Sustainability in Construction: Understanding ‘Greenwashing’
Sustainability in Construction 101 – Article 7:
Understanding ‘Greenwashing’ and How to Avoid it
In our latest article about sustainability in the UK construction industry, we delve deeper into a term you may have heard before but might not fully understand: ‘greenwashing’. We’ll explore the concept of greenwashing, discuss the recent EU legislative proposal, and provide you with actionable tips to ensure your sustainability efforts are genuine, transparent, and effective.
As you embark on your sustainability journey, it is crucial to be aware of greenwashing and learn how to avoid it. Not only could greenwashing mislead clients, but it also potentially undermines genuine sustainability efforts.
Greenwashing refers to the practice of presenting a company or its products as more environmentally friendly or sustainable than they actually are.
It involves making false or misleading claims about sustainability to attract customers or gain a competitive edge. The construction industry, like many others, has seen instances of greenwashing, where companies exploit the growing demand for sustainability without genuinely committing to it. This practice not only erodes trust but also hampers the industry’s progress toward a greener future.
Indeed, according to the European Commission:
- 53% of green claims give vague, misleading, or unfounded information
- 40% of claims have no supporting evidence
Signs of greenwashing
To avoid falling into the greenwashing trap, it’s essential to recognise the common signs that indicate a company may not be as sustainable as it claims. Here are a few red flags to watch out for:
a) Vague or ambiguous language: Beware of using buzzwords like “eco-friendly,” “green,” or “sustainable” without specific details or certifications that back them up.
b) Lack of transparency: Genuine sustainability efforts are usually supported by data, certifications, and third-party verification. If you have a cabron emissions report, a sustainability policy, a carbon reduction plan, or carbon neutral certifications then make sure they are easily visible and accessible for people.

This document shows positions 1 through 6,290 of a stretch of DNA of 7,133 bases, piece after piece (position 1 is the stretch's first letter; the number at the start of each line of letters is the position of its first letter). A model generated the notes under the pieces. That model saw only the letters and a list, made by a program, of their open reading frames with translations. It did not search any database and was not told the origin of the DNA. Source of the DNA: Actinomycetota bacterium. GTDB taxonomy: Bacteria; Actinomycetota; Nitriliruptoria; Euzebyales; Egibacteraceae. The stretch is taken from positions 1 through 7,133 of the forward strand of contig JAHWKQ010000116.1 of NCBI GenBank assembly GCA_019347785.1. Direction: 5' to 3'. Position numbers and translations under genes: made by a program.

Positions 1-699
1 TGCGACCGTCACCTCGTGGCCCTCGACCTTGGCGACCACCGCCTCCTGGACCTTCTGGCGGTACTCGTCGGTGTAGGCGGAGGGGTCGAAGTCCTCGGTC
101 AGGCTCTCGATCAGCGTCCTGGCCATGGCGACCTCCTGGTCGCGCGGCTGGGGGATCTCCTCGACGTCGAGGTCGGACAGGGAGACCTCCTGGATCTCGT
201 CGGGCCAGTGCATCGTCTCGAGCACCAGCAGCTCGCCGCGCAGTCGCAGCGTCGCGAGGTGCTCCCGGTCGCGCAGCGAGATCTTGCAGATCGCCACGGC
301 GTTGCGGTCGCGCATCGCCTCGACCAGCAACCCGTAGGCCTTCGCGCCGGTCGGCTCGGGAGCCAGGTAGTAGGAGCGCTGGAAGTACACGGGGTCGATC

c) Overemphasis on a single aspect: Greenwashing often involves exaggerating one positive attribute while ignoring other crucial environmental or social factors. A holistic approach to sustainability is key.
d) Misleading imagery: Greenwashing often employs nature-related imagery to evoke a sense of environmental responsibility without supporting evidence. If you use this kind of imagery, then make sure you include supporting material and evidence.
Companies are coming under increased scrutiny in relation to ‘greenwashing’ and ‘green claims’, underscoring the need for companies to be vigilant about their sustainability communications and avoid making unsubstantiated claims.
In addition, earlier this year the European Commission adopted a proposal for a Directive on Green Claims. They advocate introducing new measures that will ensure consumers receive reliable, comparable, and verifiable environmental information on products. The proposal targets ‘ explicit claims’ and includes:
- clear criteria on how companies should prove their environmental claims and labels
- requirements for these claims and labels to be checked by an independent and accredited verifier and
- new rules on governance of environmental labelling schemes to ensure they are solid, transparent and reliable
Under the draft proposal, companies will have 10 days to justify green claims about their products or face “effective, proportionate and dissuasive” penalties.
Preparing in advance for the adoption of the proposed Directive on Green Claims is a prudent step to ensure that any green claims you make can be substantiated and supported by evidence.
Tips to avoid greenwashing
To maintain authenticity and credibility in your sustainability efforts, consider implementing the following strategies:
a) Set clear sustainability goals: Define specific targets and strategies that align with genuine environmental and social improvements. This will guide your actions and provide a transparent framework for your clients.
b) Invest in education and training: Stay updated on best practices and emerging sustainability standards in the construction industry. Educate your team on sustainability principles to foster a culture of genuine commitment.
c) Use credible certifications: Obtain recognised certifications such as BREEAM, LEED, or ISO 14001 to validate your sustainability claims. These certifications demonstrate your adherence to rigorous standards and provide credibility to your efforts.
d) Provide transparent information: Be open and honest about your sustainability practices. Share relevant data, metrics, and case studies to support your claims. Transparency builds trust and credibility with clients and stakeholders.
e) Collaborate with like-minded partners: Seek out subcontractors, suppliers, and specialists who share your commitment to sustainability. Collaborative efforts amplify the positive impact of your activities.
Greenwashing can hinder progress toward a more sustainable construction industry. By understanding what it is and how to avoid it, you can ensure that your sustainability journey remains authentic and transparent.
By setting clear goals, educating your team, using credible certifications, providing transparent information, and collaborating with like-minded partners, you’ll be well-equipped to communicate your sustainability credentials honestly and make a meaningful contribution to the sustainable future of UK construction. Remember, genuine sustainability starts with sincerity and action!